Baltimore’s Connections Project Applies a Racial Equity Lens to Economic Opportunity for Homeless Jobseekers
By: Kyle Pierce, Research and Policy Assistant, National Initiatives on Poverty & Economic Opportunity
To wrap up our Connections Project blog series, the National Initiatives team chatted with Hannah Roberts, who coordinates Baltimore’s Journey to Jobs project. Looking at homelessness through a racial equity lens, Journey to Jobs aims to increase economic opportunity for homeless jobseekers by tackling two barriers to employment that disproportionally impact people of color: criminal records and child support payments. In our conversation, Hannah shares how she’s working with Baltimore’s Connections Project team to develop savvy partnerships, gather data, and shape system-wide collaboration to expand employment and economic opportunity for Baltimore’s homeless jobseekers.
National Initiatives: Why do you think employment matters when it comes to preventing and ending homelessness in Baltimore?
Hannah Roberts: It’s been my experience that individuals experiencing homelessness can and do want to contribute to their communities in meaningful ways. Providing support and viable opportunities to engage in the workforce is an important way to help people experiencing homelessness address self-identified goals and leverage strengths and capabilities to increase self-sufficiency. In Baltimore, we’re struggling with the dual impact of poverty and unaffordable housing. More than half of Baltimore’s renters live in housing they can’t afford. For both individuals and families experiencing or at-risk of homelessness, there’s a critical need to provide sustainable employment solutions, including a livable wage.
National Initiatives: You’ve been in your role as Journey to Jobs Coordinator for the past six months. What are the project’s accomplishments so far, and what are you learning?
Hannah Roberts: I’ve learned that not only is there a huge amount of passion and interest in providing great services to people experiencing homelessness, but there’s also an eagerness to find innovative and improved strategies for solving homelessness and connecting people to the right resources. So far, we’ve focused on an initial assessment of the available data of the intersections among homelessness, unemployment, and barriers linked to criminal justice system involvement and child support payments. We know that each of these issues significantly impact individuals and families in Baltimore, and that policies and practices have had a disproportionately negative impact on people of color.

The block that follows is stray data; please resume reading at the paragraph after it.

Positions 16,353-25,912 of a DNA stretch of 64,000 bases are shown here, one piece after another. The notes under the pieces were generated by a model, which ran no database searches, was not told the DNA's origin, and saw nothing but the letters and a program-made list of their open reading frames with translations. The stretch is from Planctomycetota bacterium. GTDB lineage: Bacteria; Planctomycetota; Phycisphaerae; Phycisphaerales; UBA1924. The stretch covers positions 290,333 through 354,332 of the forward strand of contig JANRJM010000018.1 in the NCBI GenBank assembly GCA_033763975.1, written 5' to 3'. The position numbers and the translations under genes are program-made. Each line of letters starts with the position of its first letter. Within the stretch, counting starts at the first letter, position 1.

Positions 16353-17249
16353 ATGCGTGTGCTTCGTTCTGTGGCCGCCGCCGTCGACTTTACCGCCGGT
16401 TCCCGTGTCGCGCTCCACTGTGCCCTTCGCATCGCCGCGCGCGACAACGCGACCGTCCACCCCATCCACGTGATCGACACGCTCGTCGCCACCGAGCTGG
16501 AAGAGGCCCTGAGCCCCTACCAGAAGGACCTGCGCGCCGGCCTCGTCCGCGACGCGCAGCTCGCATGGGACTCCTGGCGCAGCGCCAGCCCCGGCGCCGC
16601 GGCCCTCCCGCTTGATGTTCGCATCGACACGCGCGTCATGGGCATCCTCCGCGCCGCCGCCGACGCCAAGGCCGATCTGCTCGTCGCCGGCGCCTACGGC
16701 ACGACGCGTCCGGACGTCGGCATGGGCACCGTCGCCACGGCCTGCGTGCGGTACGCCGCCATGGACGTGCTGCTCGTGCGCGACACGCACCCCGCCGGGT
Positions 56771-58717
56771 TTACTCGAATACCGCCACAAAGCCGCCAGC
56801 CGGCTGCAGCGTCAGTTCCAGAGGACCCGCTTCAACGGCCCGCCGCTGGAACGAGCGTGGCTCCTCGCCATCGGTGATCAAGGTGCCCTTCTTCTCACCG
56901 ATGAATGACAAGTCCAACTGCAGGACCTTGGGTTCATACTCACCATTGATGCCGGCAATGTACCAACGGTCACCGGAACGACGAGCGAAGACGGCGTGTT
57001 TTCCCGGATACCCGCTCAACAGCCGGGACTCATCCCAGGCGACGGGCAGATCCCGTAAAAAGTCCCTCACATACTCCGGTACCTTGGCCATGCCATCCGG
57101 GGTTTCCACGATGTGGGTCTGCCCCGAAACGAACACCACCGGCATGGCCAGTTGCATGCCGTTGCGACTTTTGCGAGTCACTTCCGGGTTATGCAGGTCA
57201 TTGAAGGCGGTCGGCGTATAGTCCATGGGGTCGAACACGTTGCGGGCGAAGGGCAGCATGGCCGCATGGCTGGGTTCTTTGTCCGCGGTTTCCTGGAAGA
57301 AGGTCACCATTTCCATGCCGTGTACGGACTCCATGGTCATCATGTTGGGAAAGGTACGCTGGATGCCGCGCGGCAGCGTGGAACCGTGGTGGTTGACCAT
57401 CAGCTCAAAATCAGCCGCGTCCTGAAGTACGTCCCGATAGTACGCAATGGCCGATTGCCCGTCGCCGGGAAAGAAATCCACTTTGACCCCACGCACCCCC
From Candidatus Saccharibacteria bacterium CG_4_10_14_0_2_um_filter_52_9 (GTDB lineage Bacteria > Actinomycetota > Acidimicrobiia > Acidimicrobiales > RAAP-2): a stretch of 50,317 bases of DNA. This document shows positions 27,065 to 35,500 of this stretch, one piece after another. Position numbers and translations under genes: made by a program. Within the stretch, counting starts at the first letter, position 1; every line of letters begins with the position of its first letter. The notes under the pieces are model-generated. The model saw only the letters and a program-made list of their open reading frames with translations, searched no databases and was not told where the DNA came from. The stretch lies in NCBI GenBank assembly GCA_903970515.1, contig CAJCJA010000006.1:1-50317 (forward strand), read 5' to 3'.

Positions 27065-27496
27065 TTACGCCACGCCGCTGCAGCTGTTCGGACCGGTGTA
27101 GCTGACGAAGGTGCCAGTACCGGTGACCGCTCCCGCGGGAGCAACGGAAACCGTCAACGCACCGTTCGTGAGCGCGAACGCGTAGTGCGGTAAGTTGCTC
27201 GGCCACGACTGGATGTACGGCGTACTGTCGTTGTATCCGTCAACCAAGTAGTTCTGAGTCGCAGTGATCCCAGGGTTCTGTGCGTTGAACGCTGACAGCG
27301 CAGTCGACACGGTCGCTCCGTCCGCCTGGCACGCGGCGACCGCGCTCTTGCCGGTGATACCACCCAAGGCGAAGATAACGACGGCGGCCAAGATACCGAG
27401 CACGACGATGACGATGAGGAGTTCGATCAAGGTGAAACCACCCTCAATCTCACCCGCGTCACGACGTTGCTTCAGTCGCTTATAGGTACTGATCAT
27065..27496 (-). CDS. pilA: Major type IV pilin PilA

National Initiatives: As stated, Journey to Jobs’ focus population is homeless jobseekers who are involved in the criminal justice system and have child support arrearages. Why did you choose to focus on this population?
Hannah Roberts: We chose to focus on this population because there’s growing momentum on the city and state level for criminal justice and child support reform. At present, there are nearly one million expungable criminal cases in Baltimore with approximately 38,700 of cases from 2015 considered expungable. With this new data, there’s an opportunity to raise awareness about why having a criminal record is a barrier to employment and to streamline expungement assistance. At the same time many programs and initiatives are exploring innovative solutions to reduce the negative impact of child support debt on jobseekers’ capacity to obtain and maintain employment. We know that having large child support arrearages is a barrier to employment, and want to gather more data to see how many people experiencing homelessness also have child support arrearages. We have a hunch that it’s a common barrier, especially among homeless jobseekers who have been incarcerated. We’ll want to work with expert partners to determine a child support reform strategy moving forward, but it’s clear that there’s great opportunity at multiple levels of government to improve policy and practice in child support enforcement and criminal justice—and that doing so could help homeless jobseekers overcome significant barriers to employment.
National Initiatives: Looking ahead to the next year, what are you most excited about when it comes to the Journey to Jobs Project?
Hannah Roberts: In addition to collecting new and valuable data about the scope and scale of homeless jobseekers that have criminal records and child support arrearages, we’re really excited to build cross-sector collaboration that will go beyond the traditional silos that exist. In both the homeless service and workforce development worlds, there is an incredible appetite to address these barriers in a holistic way. We’ll also need innovative and collaborative approaches across sectors to elevate homeless jobseekers who haven’t been well-served by more traditional service delivery systems. Building a multifaceted service framework to help reduce these barriers to employment for homeless jobseekers is challenging, however it’s exciting to realize this work is in motion.
Photo credit: OnPointPress
Like what you read?
Learn more about our National Center on Employment and Homelessness and the Connections Project.
Check out our slides on innovations in child support policy and practice.
See how employment, reentry, and child support arrearages are interconnected.
Explore our Working to End Homelessness Toolkit.